Eye Trauma

By Rafael Chavez, MD


24 y.o. male walks into the ED after waking up with severe left eye (OS) pain and blurry vision, after a bar fight the night before. His visual acuity OD 20/20 and OS 20/40, intraocular pressure (IOP) OD 15/OS 12. On gross eye exam you see the following:

eyetrauma 1

You easily identify the traumatic hyphema and then think about your next steps in management. Should I consult ophthalmology? What is my next step in management? Should I admit or discharge the patient?

In this post, we will discuss a general approach to eye trauma and some diagnostic and management pearls for the more common eye injuries encountered in the ED.


Traumatic eye injuries are common in the ED and something that every emergency physician should feel comfortable diagnosing and initially managing; approximately 50% of all eye trauma is seen in the ED. In addition to working up and managing patient’s other associated injuries, its important to consider if the patient has any visual complaints or eye injuries because not all these are visible on physical exam. Remember that the morbidity associated with these injuries can be severe; it is the number one cause of unilateral blindness in the United States.


Take a focused and pertinent history

  • Eye protection?
  • Mechanism of injury?
  • Previous eye surgery?
  • Their gross visual acuity?
  • Visual complaints? Flashers, floaters, diplopia, curtains, etc.
  • If chemical exposure – what substance? How long? Any irrigation prior?


A complete and thorough eye exam should be done whenever safe and feasible for the patient.

  • Visual Acuity (vital sign of the eye)
    • Snellen eye chart @ 20ft
    • Near chart @ 14 inches (great for bedside)
    • Alternatives: Finger Counting, Hand Motion and Light perception (charted as feet from the patient) – i.e. Finger Counting @5ft
  • Pupil exam
    • Afferent Pupillary defect?
    • Size, shape and irregularity
  • Ocular mobility
  • Visual fields
  • Intraocular pressure (if open globe not suspected)
    • Normal <20 mmHg
  • External eye exam
  • Slit Lamp
  • Fundoscopy (if possible)


If you are concerned about ruptured globe, retrobulbar hematoma, intraocular foreign body or orbit wall fractures, CT is your test of choice. Ultrasound can easily pick up any traumatic retinal detachments and should be done only if you aren’t concerned about an open globe.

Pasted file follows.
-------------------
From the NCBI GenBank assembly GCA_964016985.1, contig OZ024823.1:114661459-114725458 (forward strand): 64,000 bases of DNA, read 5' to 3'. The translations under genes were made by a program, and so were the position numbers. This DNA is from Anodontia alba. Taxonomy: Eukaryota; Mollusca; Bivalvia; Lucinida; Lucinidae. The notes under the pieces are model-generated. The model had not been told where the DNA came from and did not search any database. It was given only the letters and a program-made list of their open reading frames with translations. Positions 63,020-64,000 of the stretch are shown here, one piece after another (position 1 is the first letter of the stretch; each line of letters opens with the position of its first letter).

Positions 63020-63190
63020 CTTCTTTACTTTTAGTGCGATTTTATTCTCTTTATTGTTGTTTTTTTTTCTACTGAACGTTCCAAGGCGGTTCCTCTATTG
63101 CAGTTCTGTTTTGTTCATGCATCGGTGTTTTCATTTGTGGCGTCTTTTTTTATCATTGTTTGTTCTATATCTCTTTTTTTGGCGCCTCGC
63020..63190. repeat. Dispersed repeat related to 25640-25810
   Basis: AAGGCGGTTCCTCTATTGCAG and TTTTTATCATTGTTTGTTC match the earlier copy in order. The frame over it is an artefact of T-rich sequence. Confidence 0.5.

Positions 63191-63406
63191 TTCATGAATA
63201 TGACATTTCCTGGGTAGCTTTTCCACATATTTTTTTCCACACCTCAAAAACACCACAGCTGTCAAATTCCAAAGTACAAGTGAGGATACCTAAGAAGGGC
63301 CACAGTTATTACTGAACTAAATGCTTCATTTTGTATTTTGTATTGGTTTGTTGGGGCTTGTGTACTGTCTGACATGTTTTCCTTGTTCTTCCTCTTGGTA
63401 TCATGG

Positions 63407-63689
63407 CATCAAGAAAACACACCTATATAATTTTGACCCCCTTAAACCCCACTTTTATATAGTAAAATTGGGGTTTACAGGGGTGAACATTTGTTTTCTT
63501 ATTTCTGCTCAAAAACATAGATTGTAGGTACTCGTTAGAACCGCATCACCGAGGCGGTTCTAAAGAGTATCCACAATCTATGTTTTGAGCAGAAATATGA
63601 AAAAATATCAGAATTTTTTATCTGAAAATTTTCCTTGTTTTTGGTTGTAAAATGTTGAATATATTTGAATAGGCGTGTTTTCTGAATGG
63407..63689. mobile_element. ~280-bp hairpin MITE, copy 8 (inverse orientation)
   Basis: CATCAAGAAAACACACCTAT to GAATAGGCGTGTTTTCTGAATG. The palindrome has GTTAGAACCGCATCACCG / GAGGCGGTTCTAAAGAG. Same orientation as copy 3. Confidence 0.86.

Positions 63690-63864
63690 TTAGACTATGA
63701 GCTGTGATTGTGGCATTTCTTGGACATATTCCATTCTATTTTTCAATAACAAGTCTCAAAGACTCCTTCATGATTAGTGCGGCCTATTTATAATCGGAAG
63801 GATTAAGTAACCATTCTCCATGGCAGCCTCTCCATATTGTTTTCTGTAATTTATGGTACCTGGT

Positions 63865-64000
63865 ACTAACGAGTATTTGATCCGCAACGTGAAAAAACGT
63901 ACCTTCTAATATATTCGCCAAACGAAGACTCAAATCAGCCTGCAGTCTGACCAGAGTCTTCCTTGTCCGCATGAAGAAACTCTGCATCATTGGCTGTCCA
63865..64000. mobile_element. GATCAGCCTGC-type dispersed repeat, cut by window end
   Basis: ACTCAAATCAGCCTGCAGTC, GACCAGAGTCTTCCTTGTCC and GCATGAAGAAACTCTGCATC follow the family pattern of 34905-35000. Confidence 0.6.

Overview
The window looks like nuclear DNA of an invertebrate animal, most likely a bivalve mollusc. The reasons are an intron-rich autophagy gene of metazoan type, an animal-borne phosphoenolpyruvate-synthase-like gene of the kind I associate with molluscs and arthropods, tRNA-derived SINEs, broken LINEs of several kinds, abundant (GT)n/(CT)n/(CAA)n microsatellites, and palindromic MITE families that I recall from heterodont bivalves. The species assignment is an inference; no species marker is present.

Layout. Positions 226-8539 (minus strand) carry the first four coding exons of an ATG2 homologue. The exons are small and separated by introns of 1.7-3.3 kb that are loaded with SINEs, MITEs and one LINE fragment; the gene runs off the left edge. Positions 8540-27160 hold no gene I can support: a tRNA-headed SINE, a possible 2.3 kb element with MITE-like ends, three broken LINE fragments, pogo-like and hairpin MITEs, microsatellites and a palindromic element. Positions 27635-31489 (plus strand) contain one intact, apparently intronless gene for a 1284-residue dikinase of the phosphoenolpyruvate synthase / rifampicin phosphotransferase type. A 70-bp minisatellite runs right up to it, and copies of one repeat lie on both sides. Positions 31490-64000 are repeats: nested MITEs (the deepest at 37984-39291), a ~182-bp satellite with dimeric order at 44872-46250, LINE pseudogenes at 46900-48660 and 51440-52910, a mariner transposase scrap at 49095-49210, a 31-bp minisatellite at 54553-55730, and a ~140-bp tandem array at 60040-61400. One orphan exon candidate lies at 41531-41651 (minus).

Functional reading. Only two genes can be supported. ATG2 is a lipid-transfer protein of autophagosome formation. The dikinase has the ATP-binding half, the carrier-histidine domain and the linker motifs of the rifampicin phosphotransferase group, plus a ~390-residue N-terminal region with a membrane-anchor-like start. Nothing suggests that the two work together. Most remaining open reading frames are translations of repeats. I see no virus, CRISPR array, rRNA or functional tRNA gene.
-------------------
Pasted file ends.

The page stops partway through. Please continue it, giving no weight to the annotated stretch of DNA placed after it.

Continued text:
Management Pearls

  • Topical antibiotics x 5 days (erythromycin or fluoroquinolone)
  • Be liberal with pain meds
    • PO Narcotics
    • Topical NSAIDs (i.e. diclofenac drops) – great at decreasing pain but expensive
  • Update Tetanus
  • Can be managed outpatient by PMD, but get ophtho involved if abrasion is very large or an ulcer has developed

No longer used in management

  • Topical cycloplegics – don’t decrease pain
  • Eye patching – increases risk of infection



Management Pearls

  • Steps for removal
    • Irrigate
    • Moist cotton swab
    • 25-gauge needle tip
  • Rule out open globe if mechanism is concerning (i.e. sawing, hammering)
  • Treat like corneal abrasion
  • Rust Ring
    • Can be removed by ophtho in 24 hrs. No emergency to remove.




  • Grinding, sawing, or pounding (metal on metal, tile, wood, etc.)
  • Blunt or penetrating injury (punch, GSW, stabbing, etc.)


  • Pain
  • Decreased vision


  • Can be obvious vs occult
  • Occult signs:
    • Seidel’s Sign
    • Peaked (irregular) shaped pupil
    • Iridodialysis
    • Hyphema
    • Bloody chemosis
    • Subconjunctival hemorrhage
    • Distorted anterior chamber

Management Pearls

  • Goal in the ED is to prevent further injury
  • Emergent ophthalmology consult
  • Rigid metal (Fox) eye shield
  • Head of bed (HOB) 30 degrees
  • Update tetanus
  • CT orbits
  • Broad Spectrum IV antibiotics (Ceftazidime & Vancomycin)
  • Pain control and prophylactic antiemetics
  • Admit all




  • Trauma causes bleeding from the ciliary body or iris into the anterior chamber

History Pearl

  • Ask the patient if they have sickle cell or other coagulopathies as the management is vastly different


  • Very small hyphemas can be asymptomatic
  • Dull eye pain
  • Blurred vision
  • Photophobia

Exam Pearls

  • Always measure intraocular pressure (IOP)!
  • Examine sitting up using slit lamp
  • Rule out open globe


  • Affects patient’s prognosis and management
  • Higher grade hyphemas mean:
    • Greater the vision loss
    • Higher risk for increased IOP


   Source: https://drhem.wordpress.com/tag/hyphema/


  • Increased IOP from RBCs obstructing aqueous humor outflow from the trabecular meshwork
  • Rebleeding @ 3-5 days post-injury (~30% of cases)
    • More bleeding than initial injury
    • Higher IOP rises and thus greater vision loss
  • Corneal blood staining which leads to vision loss

Management Pearls

  • Goals – reduce IOP as needed and the risk of complications
  • Emergent ophthalmology consult
  • HOB 45 degrees
  • Strict eye rest
  • Metal (Fox) eye shield
  • Pain meds (Non-NSAIDs) and antiemetic PRN
  • Reduce IOP if >24 mmHg in Sickle Cell patient or >30 mmHg in everyone else
    • Timolol
    • Acetazolamide or Mannitol
      • Both contraindicated in sickle cell patients as they increase RBC sickling and results more obstruction of the trabecular meshwork, resulting in increased IOP